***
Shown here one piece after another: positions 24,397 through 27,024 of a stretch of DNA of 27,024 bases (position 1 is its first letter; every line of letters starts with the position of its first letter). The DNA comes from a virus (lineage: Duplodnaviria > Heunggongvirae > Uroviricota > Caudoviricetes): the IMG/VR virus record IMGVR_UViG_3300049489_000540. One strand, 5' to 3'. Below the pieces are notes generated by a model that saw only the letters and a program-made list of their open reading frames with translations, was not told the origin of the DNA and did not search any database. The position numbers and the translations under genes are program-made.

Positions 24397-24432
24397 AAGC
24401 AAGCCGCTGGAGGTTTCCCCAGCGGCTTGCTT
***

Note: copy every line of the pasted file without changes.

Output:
Shown here one piece after another: positions 24,397 through 27,024 of a stretch of DNA of 27,024 bases (position 1 is its first letter; every line of letters starts with the position of its first letter). The DNA comes from a virus (lineage: Duplodnaviria > Heunggongvirae > Uroviricota > Caudoviricetes): the IMG/VR virus record IMGVR_UViG_3300049489_000540. One strand, 5' to 3'. Below the pieces are notes generated by a model that saw only the letters and a program-made list of their open reading frames with translations, was not told the origin of the DNA and did not search any database. The position numbers and the translations under genes are program-made.

Positions 24397-24432
24397 AAGC
24401 AAGCCGCTGGAGGTTTCCCCAGCGGCTTGCTT